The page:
Hardiness: USDA Zone 5a: to -28.8 °C (-20 °F) USDA Zone 5b: to -26.1 °C (-15 °F) USDA Zone 6a: to -23.3 °C (-10 °F) USDA Zone 6b: to -20.5 °C (-5 °F) USDA Zone 7a: to -17.7 °C (0 °F) USDA Zone 7b: to -14.9 °C (5 °F) USDA Zone 8a: to -12.2 °C (10 °F) USDA Zone 8b: to -9.4 °C (15 °F)
Sun Exposure: Light Shade Partial to Full Shade
Bloom Color: Purple
Bloom Time: Mid Spring Late Spring/Early Summer Late Summer/Early Fall
Foliage: Evergreen Smooth-Textured
Other details: Average Water Needs; Water regularly; do not overwater
Soil pH requirements: 5.1 to 5.5 (strongly acidic) 5.6 to 6.0 (acidic) 6.1 to 6.5 (mildly acidic) 6.6 to 7.5 (neutral)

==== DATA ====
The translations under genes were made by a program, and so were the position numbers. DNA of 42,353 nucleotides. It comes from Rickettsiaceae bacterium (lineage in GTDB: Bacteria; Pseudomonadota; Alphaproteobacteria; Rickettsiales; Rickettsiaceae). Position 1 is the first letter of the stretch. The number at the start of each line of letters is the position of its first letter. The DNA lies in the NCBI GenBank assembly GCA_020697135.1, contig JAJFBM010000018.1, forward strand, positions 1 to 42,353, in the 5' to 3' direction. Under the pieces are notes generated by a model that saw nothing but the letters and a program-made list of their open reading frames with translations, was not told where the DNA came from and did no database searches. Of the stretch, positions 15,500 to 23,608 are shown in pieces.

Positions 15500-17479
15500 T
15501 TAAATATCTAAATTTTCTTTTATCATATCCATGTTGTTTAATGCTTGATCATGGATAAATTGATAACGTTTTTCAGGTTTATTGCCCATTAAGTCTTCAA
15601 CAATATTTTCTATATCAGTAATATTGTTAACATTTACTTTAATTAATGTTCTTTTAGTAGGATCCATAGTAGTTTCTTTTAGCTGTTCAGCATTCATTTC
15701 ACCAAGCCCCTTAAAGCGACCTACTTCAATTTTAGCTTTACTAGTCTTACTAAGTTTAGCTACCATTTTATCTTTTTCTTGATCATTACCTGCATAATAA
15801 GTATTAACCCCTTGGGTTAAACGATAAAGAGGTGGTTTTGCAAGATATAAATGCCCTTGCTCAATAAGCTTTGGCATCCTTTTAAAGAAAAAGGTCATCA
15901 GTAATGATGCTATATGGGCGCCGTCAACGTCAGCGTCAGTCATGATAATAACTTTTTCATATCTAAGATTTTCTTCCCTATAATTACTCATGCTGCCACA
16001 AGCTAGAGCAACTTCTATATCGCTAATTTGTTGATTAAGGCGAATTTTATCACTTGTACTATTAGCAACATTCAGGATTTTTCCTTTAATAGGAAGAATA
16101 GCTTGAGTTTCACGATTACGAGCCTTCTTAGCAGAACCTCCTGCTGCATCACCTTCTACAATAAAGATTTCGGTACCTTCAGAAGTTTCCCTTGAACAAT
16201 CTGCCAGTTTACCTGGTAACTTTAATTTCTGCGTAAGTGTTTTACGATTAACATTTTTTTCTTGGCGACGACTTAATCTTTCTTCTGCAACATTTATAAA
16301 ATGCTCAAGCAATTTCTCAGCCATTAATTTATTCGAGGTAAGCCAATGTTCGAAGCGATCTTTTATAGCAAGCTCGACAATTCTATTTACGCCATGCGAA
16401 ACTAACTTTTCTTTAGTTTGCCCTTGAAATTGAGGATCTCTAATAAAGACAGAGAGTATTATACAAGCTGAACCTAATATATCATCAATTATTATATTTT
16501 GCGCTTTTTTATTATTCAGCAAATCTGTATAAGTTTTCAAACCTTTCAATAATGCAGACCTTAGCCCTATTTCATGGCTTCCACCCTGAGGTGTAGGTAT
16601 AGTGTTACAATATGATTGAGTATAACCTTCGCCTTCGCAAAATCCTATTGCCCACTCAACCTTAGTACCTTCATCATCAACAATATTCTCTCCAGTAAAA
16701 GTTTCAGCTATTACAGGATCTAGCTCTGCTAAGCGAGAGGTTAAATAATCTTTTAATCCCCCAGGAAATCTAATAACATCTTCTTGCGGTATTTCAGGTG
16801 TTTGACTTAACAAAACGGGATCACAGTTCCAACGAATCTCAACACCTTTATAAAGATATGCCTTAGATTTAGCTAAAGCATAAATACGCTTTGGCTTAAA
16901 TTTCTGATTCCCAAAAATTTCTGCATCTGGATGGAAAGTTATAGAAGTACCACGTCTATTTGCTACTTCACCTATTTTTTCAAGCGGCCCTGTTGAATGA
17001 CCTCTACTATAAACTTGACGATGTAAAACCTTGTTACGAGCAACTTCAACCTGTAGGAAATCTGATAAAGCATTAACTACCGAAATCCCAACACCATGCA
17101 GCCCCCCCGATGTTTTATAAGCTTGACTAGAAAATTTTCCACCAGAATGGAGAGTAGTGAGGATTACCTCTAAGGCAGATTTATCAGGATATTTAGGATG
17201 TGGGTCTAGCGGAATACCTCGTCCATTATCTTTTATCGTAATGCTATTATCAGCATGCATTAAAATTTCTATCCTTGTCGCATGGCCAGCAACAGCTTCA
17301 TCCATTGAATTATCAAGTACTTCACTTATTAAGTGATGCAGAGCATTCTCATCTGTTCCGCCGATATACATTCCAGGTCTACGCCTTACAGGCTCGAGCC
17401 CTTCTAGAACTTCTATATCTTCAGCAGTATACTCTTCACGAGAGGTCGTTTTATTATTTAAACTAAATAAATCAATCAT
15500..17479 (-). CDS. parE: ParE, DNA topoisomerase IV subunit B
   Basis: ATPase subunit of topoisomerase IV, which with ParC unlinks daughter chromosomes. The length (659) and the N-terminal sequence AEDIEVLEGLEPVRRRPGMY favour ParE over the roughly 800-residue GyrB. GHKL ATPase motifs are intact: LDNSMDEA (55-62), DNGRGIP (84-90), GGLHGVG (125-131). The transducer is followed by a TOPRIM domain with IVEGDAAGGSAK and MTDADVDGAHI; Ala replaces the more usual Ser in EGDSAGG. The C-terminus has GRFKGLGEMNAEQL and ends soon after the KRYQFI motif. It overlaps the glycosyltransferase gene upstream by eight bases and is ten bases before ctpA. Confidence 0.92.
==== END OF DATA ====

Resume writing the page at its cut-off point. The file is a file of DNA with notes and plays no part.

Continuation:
On Apr 7, 2008, btc129psu from Houston, TX (Zone 9a) wrote:
These grow extensively in large shaded grassy areas here in Houston. I have transplanted some to pots and have had great success keeping them; however, I must say they are extremely succeptible to spider mites and aphids. More so than almost any other plant I have tried to grow here my violets, and particularly these, are constantly overcome with black aphid-like insects and colonies of spider mites. While they grow well in pots under good condition, keeping them healthy in the abyssmal ecological black hole of much of Houston's urban area can be quite a chore.
On Jan 30, 2005, winter_unfazed from Rural Webster County, MO (Zone 6a) wrote:
I discovered the Missouri violet on April 3, 2004 growing under a peach tree in the yard. Then l transplanted it to the garden for later seed collection, but l never found seeds. Apparently the purple flowers are male flowers. The violet/pansy family Violaceae is in the Violales order along with the Cucurbitaceae squash/melon family. Those all have male and female flowers too, so that makes sense.